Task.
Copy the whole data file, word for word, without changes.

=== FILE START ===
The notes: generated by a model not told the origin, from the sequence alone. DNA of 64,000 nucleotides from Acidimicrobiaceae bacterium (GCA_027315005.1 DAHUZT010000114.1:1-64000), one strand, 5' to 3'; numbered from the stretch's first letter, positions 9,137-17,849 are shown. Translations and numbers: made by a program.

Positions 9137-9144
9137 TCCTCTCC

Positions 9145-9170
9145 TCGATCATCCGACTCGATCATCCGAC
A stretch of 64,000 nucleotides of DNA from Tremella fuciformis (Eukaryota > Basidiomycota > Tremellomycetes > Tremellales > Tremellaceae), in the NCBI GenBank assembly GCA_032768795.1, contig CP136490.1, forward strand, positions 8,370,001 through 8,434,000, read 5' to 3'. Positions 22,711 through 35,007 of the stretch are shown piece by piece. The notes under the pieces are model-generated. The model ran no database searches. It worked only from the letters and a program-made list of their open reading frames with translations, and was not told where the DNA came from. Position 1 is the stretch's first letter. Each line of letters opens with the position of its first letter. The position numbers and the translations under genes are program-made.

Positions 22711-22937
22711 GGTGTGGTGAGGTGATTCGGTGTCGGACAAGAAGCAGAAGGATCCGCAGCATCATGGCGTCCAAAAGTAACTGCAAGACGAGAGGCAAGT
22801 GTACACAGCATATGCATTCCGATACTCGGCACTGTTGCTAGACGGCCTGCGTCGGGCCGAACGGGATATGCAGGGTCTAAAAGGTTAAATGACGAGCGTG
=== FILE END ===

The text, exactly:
The notes: generated by a model not told the origin, from the sequence alone. DNA of 64,000 nucleotides from Acidimicrobiaceae bacterium (GCA_027315005.1 DAHUZT010000114.1:1-64000), one strand, 5' to 3'; numbered from the stretch's first letter, positions 9,137-17,849 are shown. Translations and numbers: made by a program.

Positions 9137-9144
9137 TCCTCTCC

Positions 9145-9170
9145 TCGATCATCCGACTCGATCATCCGAC
A stretch of 64,000 nucleotides of DNA from Tremella fuciformis (Eukaryota > Basidiomycota > Tremellomycetes > Tremellales > Tremellaceae), in the NCBI GenBank assembly GCA_032768795.1, contig CP136490.1, forward strand, positions 8,370,001 through 8,434,000, read 5' to 3'. Positions 22,711 through 35,007 of the stretch are shown piece by piece. The notes under the pieces are model-generated. The model ran no database searches. It worked only from the letters and a program-made list of their open reading frames with translations, and was not told where the DNA came from. Position 1 is the stretch's first letter. Each line of letters opens with the position of its first letter. The position numbers and the translations under genes are program-made.

Positions 22711-22937
22711 GGTGTGGTGAGGTGATTCGGTGTCGGACAAGAAGCAGAAGGATCCGCAGCATCATGGCGTCCAAAAGTAACTGCAAGACGAGAGGCAAGT
22801 GTACACAGCATATGCATTCCGATACTCGGCACTGTTGCTAGACGGCCTGCGTCGGGCCGAACGGGATATGCAGGGTCTAAAAGGTTAAATGACGAGCGTG